Besides this to my mind comes only time travel, and I do not think that David Weber and Eric Flint will bring this concept in this Universe(I could be wrong, but I do not think, I am)

  13. Maxim says:

    sorry I meant right.

    My english is not perfect yet(by far not)

  14. John Roth says:

    @12 Maxim.

    I think it’s more that the physics suggested some things to the Mesan weapons designers, and that’s where the ultra-fast space drive and the “spider” drive came from. The idea is that the entire reason they’re on Verdant Vista in the first place is to keep other people away from that specific wormhole nexus, not that it goes to anywhere interesting. Sort of a ‘dog in the manger’ strategy.

    It still doesn’t explain why Manpower’s headquarters was resisting process improvements that would save lives and money – unless they would have required bringing in outsiders, which would raise the question of why the wormhole nexus wasn’t being exploited.

  15. robert says:

    @10 Mike, I want to remind you that Chapter 9 was posted right here on July 13th, so we are allowed to comment, right?

  16. KenJ says:

    Only thing I saw on the 13th was Snip #6

  17. Mike says:

    Allowed? Anyone is allowed to post anything, unless the site owners have rules against it. I’m just stating my preference that what is discussed here should primarily be based on what is posted here (and what has been previously published in book form, of course).

  18. robert says:

    @16 I was wrong about the 13th. Sorry, sorry. The snippet(s) in which the “amusement park” and its inhabitants and the Beowulf Commandos appear was posted with one of the snippets from Chapter 1 around July 1st, based on the comments at snippet 1. And try as I might, I fail to see the difference between what is in a prior book and what is posted on thefifthimperium and the Bar or on the Free Library (or wikipedia, or…) if they have relevance.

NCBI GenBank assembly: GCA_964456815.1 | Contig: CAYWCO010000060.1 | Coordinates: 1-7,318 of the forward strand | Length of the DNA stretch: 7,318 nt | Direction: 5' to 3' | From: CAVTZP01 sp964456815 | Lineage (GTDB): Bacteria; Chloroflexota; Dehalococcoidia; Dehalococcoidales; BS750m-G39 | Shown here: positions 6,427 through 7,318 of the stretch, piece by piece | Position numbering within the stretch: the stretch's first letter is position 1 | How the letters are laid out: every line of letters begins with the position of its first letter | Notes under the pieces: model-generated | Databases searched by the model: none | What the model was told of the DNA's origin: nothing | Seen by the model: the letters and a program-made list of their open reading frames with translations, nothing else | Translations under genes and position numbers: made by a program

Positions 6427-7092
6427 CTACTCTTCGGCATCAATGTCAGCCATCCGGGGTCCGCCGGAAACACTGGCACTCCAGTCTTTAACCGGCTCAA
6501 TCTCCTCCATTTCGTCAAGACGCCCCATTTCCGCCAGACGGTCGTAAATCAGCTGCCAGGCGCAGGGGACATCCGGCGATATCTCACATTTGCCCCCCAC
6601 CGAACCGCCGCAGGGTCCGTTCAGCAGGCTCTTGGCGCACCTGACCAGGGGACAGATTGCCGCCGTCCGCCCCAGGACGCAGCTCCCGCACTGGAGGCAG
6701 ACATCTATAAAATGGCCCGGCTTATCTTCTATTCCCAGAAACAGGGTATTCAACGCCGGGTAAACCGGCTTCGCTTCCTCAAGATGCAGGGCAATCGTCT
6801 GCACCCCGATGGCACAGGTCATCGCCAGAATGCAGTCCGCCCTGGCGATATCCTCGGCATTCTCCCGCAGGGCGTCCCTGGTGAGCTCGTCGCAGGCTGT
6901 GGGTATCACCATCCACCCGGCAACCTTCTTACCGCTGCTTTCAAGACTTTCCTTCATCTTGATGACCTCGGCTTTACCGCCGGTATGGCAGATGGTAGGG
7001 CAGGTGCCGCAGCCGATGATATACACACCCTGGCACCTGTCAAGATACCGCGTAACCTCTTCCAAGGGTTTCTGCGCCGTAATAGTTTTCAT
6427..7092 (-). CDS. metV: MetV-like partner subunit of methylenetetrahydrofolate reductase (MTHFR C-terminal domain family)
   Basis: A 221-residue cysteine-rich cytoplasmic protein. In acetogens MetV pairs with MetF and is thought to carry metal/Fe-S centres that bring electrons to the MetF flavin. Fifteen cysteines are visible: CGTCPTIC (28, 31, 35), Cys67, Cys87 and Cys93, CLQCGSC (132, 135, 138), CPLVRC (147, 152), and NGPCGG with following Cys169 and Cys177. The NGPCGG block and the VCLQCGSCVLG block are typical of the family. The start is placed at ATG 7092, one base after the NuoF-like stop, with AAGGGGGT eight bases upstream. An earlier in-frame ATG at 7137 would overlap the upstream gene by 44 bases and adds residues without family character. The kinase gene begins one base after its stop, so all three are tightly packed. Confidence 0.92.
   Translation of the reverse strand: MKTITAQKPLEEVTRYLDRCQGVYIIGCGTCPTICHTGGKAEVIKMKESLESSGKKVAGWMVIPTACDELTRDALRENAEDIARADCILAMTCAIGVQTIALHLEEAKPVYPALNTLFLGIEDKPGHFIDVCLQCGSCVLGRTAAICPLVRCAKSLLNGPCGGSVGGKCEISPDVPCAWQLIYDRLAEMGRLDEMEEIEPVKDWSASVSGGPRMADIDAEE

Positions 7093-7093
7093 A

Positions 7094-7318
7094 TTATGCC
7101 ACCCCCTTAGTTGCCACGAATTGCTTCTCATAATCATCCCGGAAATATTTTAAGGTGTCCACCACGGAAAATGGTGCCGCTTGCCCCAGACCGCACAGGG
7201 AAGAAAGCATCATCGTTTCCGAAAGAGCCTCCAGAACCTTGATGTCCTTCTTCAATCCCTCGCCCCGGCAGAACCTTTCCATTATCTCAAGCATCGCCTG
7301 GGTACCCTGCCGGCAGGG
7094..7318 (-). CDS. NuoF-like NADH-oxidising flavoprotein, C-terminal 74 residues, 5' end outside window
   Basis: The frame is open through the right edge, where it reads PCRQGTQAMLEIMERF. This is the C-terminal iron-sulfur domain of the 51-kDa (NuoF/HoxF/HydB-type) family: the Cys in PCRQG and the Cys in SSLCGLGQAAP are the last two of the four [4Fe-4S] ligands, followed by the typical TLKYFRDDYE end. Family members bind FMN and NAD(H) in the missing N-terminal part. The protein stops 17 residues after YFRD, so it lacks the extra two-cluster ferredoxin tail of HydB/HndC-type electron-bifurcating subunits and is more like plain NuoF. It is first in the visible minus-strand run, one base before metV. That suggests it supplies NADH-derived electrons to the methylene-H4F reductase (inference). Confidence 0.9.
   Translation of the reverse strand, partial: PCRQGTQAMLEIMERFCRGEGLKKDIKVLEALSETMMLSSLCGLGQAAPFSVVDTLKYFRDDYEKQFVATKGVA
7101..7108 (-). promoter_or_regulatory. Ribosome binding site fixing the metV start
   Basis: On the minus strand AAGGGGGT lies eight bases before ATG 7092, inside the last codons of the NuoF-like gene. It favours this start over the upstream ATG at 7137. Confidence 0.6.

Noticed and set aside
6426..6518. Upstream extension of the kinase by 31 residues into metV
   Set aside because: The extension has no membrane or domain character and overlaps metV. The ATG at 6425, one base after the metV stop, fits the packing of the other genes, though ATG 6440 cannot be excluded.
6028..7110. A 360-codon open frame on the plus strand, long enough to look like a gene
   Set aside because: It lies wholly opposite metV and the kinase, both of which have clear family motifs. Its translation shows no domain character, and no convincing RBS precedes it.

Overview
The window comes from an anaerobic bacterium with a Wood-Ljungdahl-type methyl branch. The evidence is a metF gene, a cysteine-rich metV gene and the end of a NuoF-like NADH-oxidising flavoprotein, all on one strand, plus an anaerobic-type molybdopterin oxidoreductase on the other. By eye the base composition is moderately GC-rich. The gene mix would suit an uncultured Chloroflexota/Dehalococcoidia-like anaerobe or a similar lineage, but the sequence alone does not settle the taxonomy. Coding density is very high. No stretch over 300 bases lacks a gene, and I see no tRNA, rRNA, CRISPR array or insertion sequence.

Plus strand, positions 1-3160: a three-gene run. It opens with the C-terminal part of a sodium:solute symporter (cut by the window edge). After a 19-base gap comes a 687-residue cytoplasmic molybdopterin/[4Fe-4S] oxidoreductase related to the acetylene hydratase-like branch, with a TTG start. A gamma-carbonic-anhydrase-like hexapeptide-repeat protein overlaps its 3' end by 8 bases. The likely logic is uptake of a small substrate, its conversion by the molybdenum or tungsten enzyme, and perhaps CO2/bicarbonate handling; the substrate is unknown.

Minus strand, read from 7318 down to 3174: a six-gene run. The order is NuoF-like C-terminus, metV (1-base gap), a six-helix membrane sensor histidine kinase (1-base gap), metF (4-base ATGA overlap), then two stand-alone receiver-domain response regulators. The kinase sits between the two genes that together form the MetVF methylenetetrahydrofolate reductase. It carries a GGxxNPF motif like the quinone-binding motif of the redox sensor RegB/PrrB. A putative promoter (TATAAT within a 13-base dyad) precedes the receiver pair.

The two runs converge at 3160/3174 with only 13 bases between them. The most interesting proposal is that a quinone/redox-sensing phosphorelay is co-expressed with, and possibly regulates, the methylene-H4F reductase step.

Drak, I sure hope Snippet 17 is not Chapter 9 again.

  19. Drak Bibliophile says:

    Robert, since some may not have seen the Chapter 9 that Eric posted on the Bar earlier, these snippets will include what he had already posted.

    Mind you, there may be some differences from what he posted earlier. For that matter, what Eric and David hand in will be different than what I’m posting. They are still working on this.

  20. robert says:

    @19 ‘Kay

  21. John Roth says:

    @18.

    As far as I’m concerned, there’s a significant difference between what’s in a prior book, and an advanced snippet that hasn’t appeared in sequence here yet.

    Prior books are available at your local bookstore, library and, in some cases, at the Baen Free Library or on the CDs included with some of the books. I see no reason whatever why we shouldn’t bring them up.

    In the same sense, a lot of the background material at jiltanith (see the bottom of that page for the links) is stuff that could well be relevant to the discussion, and I see no harm in bringing it in.

    Stuff from later in this book, like the amusement park snippets, are a different matter, at least in my eyes. I don’t see much harm in bring it up since it’s available, but a lot of people like to take things in order, so I’ll defer to them.

  22. robert says:

    Gosh, I was only using available information to make the point that we have already seen these characters and will soon see more. Since I am usually walking around in the dark, I just assumed that if I knew something so would everybody, since I am usually the last one without a clue. Never occurred to me that there were others like me…sorry.

  23. Maxim says:

    @14 John

    “The idea is that the entire reason they’re on Verdant Vista in the first place is to keep other people away from that specific wormhole nexus”

    I agree with that thought John, but why do they want to keep others from this nexus?

    Perhaps that Nexus is that unusual, that its physics would further the development of weapons and drive technology you mentioned?

    I think that either the wormhole itself or the places it connects will open up a whole new branch of the STORY.

    Which of both it will be in the end I won’t even attempt to guess.

  24. Bewildered says:

    Just started catching up on the last few snippets and noticed something – Is there a spelling error in “… Ganny’s Second-Best Skinning”? I think the R is missing! Granny El makes sense, Ganny El not at all. Am I overlooking something? It is repeated in “… Ganny El had scarred him for life” so may be intentional but again leaves me slightly confused. Correct spelling or an explanation pleeeeese! :)